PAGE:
The other day I got sick and tired of my inbox getting daily e-mails from Fab.com. It’s a fine site, but I don’t need a daily e-mail from just about anyone. 1 Naturally, I sought out the unsubscribe link at the bottom of one of the daily e-mails and clicked. What I found was not the bland “Please confirm this unsubscription action.” page, but rather a “Oops! Perhaps we came on too strong! Sorry about that, how about we dial down the crazy just a tad? Would that do the trick? Listen, baby, we can work this out. Maybe just a few e-mails a week about things you might really REALLY like?” I’ve included a screenshot above, I loved this page so much. Heck, I loved it so much I closed the browser window and didn’t unsubscribe. 2
What I like about this page is that:
- It isn’t a robotic “confirm unsubscription” link, but a very human and personal sounding page. Unsubscription pages are basically kiss-off pages where a company loses contact with a person. In such cases, it’s easy to write off the user as a lost cause. This doesn’t have to be the case.
- That personal sounding message really made me stop and actually re-think what I had come to that page to do. Did I really want to unsubscribe? Maybe I shouldn’t try to go cold turkey? I really wouldn’t want to miss out on something amazing… 3
- The first full paragraph of the “opt out” message is particularly interesting. Fab.com suggests that if you unsubscribe, they won’t be able to even e-mail you a receipt for an order. Surely there is a middle ground between marketing e-mails and confirmation/order e-mails. But, by eliminating the line entirely, they ensure someone who was once a customer of Fab.com is unlikely to unsubscribe since they’re more likely to order there again. 5 I’m willing to bet that Fab might have very slightly higher e-mail retention if they gave the option of turning off all-but-confirmation-style e-mails. Even if that’s not the case, such a policy is likely to increase the retention of previous customers.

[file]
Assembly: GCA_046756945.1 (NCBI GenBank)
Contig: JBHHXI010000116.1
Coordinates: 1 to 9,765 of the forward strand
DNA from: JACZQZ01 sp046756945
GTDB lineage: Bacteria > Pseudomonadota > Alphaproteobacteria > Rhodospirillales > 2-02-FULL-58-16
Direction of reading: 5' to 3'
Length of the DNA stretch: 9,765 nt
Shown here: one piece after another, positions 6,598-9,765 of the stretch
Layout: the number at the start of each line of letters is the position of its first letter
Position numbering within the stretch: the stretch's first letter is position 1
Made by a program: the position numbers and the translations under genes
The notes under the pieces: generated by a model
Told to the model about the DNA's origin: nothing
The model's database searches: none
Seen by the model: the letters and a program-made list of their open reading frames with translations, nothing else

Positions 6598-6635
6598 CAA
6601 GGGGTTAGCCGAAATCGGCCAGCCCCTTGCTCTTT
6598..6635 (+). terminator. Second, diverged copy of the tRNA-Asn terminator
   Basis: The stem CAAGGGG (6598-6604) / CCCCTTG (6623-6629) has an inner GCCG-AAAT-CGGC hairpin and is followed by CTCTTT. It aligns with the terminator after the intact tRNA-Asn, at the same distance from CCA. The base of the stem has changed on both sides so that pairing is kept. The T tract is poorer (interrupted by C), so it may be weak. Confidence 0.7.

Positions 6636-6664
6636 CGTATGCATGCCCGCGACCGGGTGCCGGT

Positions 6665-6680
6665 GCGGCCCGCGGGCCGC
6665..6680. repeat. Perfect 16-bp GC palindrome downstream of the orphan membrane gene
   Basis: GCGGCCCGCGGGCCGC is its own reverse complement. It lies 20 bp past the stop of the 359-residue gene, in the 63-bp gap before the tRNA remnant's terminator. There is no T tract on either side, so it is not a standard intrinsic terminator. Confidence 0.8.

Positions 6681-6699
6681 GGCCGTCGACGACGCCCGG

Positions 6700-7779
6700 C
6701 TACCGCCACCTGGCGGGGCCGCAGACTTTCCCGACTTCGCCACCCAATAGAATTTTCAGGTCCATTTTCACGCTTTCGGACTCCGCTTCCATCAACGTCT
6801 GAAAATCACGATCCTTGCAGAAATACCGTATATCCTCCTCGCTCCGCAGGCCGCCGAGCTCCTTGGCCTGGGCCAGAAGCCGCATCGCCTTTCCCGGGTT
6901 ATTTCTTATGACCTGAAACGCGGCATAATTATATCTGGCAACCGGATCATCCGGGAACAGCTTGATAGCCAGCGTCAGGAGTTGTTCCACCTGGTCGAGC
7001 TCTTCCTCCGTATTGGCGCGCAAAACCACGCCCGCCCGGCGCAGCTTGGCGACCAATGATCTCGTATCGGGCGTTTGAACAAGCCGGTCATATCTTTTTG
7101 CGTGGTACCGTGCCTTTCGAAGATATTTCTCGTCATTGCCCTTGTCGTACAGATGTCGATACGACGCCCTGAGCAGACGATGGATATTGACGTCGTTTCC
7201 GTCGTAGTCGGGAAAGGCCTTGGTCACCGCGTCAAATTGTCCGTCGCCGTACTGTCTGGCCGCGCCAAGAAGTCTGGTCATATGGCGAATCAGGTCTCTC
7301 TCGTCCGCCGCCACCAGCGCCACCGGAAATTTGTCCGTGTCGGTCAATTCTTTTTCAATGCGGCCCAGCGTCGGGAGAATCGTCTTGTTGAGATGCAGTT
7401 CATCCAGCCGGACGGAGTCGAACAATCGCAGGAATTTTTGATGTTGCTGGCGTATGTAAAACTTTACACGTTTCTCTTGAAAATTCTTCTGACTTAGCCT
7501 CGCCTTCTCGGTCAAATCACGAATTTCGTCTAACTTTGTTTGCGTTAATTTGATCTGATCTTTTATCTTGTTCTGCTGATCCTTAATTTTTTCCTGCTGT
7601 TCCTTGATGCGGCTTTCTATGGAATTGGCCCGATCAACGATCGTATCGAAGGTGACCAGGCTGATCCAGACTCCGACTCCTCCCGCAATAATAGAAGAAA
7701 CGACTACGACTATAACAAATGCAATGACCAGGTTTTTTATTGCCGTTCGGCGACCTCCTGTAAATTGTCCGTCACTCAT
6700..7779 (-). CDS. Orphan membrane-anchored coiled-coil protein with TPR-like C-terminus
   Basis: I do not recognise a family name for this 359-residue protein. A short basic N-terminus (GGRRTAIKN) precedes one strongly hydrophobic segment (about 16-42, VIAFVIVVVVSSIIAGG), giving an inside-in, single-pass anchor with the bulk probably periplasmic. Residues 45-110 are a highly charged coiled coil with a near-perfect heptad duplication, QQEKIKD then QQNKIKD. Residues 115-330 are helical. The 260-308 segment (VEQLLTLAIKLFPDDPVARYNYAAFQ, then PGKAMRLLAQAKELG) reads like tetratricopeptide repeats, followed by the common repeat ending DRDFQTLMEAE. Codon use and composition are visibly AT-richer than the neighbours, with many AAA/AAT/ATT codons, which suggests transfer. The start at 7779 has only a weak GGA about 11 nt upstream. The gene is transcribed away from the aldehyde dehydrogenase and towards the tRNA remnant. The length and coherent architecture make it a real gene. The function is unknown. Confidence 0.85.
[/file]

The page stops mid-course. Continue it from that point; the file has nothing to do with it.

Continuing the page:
Here’s what I would do if I were over at Fab.com and helping6 in their e-mail marketing department:
- Monitor and track the number of users who go to their unsubscribe pages and don’t unsubscribe. If people don’t unsubscribe when they visit that page for the first time, I would make a point of having their e-mails dialed back, with as much as a 75% reduction effective immediately. Later, this could theoretically be increased slowly.
- Do some A/B split testing7 on whether a playful e-mail marketing dial has any effect on customer retention after they visit the unsubscribe page.
- Do some A/B split testing on how the sheer number of e-mail messages sent affect the percentages of people hitting the unsubscribe links. At the end of the day, you just don’t want a potential customer going to that page – nothing good can come of it.
- Assuming there’s X daily sign-ups for the e-mail marketing, you’re going to want an unsubscribe rate of Y to be less than X. If you never send a single e-mail it is very likely no one will unsubscribe. On the other hand, if you’re pounding your customers multiple times an hour, you’re probably going to lose them all. The optimal result for an e-mail marketing campaign is a difficult thing to pin down. Success for a given e-mail isn’t necessarily a binary thing, but a sliding scale of success from “did not click unsubscribe,” to “did not mark as spam/junk”, to “opened e-mail,” to “visited site”, to “made a sale”, to “made a sale of an item featured in e-mail.”
- Facebook, Twitter, and LinkedIn send reminders – usually reminding you about your friends and suggesting things you’ll want to see. 8 However, I probably don’t receive more than one e-mail a week from any of these sites. If these older, more established, sites don’t e-mail me more than once a week, Fab.com should really re-think starting with a default of daily e-mails.
Please take all of the above with a grain of salt. I’ve got a web based SaaS B2B business that would really benefit from more A/B testing and e-mail marketing, and I’m not doing it yet. :)
- Well, except YOU! I love getting YOUR e-mails! They keep me warm at night! [↩]
- I finally did unsubscribe today, but that’s besides the point. [↩]
- Then again, I have yet to visit the site after my first visit some eight or nine months ago. [↩]
- After all, the user is at your unsubscribe page. You stand a much better than even chance you’re going to lose them forever. You might want to try to engage them a little [↩]
- More likely than, say, someone like me – who has never ordered from them. [↩]
- read: meddling [↩]
- That link goes to a post on this same site where I express my frustration with the WordPress ShrimpTest A/B testing plugin. I’m sure it was a great plugin – but it hasn’t work with the latest versions of WordPress for some time. I keep meaning to crack it open, poke a round, and fix it up a bit. Alas, it has not been a priority among other items. [↩]
- I have friends? [↩]